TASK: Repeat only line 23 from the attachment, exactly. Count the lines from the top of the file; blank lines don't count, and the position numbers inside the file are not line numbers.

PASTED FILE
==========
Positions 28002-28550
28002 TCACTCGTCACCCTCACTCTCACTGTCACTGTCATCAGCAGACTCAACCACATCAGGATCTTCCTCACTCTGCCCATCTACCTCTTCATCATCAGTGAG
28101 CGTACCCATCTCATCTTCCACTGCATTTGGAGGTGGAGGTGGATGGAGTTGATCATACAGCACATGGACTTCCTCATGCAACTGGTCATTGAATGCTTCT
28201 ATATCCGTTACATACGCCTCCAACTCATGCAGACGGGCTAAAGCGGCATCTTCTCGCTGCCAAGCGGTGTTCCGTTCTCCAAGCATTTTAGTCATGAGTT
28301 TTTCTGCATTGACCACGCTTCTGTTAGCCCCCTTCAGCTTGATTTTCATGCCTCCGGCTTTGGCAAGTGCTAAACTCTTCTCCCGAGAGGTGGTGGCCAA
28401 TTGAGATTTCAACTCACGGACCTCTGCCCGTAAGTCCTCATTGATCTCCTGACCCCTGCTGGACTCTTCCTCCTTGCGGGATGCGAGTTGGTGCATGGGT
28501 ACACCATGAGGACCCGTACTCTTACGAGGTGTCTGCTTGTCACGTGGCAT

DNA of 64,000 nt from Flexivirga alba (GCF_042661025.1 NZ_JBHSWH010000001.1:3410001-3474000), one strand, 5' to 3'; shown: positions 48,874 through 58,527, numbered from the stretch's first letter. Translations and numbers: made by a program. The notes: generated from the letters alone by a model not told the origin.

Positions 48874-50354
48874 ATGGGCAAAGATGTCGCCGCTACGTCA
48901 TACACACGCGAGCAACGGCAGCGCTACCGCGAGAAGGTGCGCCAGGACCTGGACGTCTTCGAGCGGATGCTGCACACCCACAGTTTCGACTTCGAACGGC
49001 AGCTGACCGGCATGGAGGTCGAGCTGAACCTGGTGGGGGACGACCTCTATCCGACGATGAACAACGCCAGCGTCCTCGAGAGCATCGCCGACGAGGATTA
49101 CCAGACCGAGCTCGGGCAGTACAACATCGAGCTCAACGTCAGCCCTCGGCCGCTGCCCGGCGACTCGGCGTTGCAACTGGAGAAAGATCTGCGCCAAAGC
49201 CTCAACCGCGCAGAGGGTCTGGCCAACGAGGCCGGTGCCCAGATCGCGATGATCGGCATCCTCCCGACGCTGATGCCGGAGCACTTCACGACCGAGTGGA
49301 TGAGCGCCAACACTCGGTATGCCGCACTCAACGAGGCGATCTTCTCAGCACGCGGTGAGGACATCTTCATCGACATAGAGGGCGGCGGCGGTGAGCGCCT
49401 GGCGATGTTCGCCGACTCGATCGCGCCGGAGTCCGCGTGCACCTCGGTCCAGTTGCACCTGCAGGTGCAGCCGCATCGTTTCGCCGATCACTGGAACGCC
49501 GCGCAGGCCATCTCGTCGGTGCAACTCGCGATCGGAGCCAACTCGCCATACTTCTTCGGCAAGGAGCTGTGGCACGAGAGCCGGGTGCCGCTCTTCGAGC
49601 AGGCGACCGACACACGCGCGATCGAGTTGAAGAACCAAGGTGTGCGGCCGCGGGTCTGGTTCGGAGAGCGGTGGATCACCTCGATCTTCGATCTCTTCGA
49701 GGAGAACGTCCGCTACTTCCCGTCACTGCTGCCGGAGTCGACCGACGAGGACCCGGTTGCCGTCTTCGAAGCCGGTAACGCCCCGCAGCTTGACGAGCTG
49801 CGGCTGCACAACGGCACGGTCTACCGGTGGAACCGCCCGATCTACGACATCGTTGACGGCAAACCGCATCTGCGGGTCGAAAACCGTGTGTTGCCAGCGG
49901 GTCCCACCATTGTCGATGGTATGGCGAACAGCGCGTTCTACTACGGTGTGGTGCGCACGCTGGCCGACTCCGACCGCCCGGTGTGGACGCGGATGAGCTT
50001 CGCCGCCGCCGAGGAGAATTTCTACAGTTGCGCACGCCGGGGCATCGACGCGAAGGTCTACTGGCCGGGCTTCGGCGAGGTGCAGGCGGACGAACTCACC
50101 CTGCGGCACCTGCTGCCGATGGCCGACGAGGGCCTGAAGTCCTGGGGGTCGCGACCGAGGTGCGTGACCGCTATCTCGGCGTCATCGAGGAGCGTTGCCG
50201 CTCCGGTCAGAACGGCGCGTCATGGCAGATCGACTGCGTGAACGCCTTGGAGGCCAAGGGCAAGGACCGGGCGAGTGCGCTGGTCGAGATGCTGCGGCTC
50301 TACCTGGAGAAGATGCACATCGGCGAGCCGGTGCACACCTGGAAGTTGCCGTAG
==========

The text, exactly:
50101 CTGCGGCACCTGCTGCCGATGGCCGACGAGGGCCTGAAGTCCTGGGGGTCGCGACCGAGGTGCGTGACCGCTATCTCGGCGTCATCGAGGAGCGTTGCCG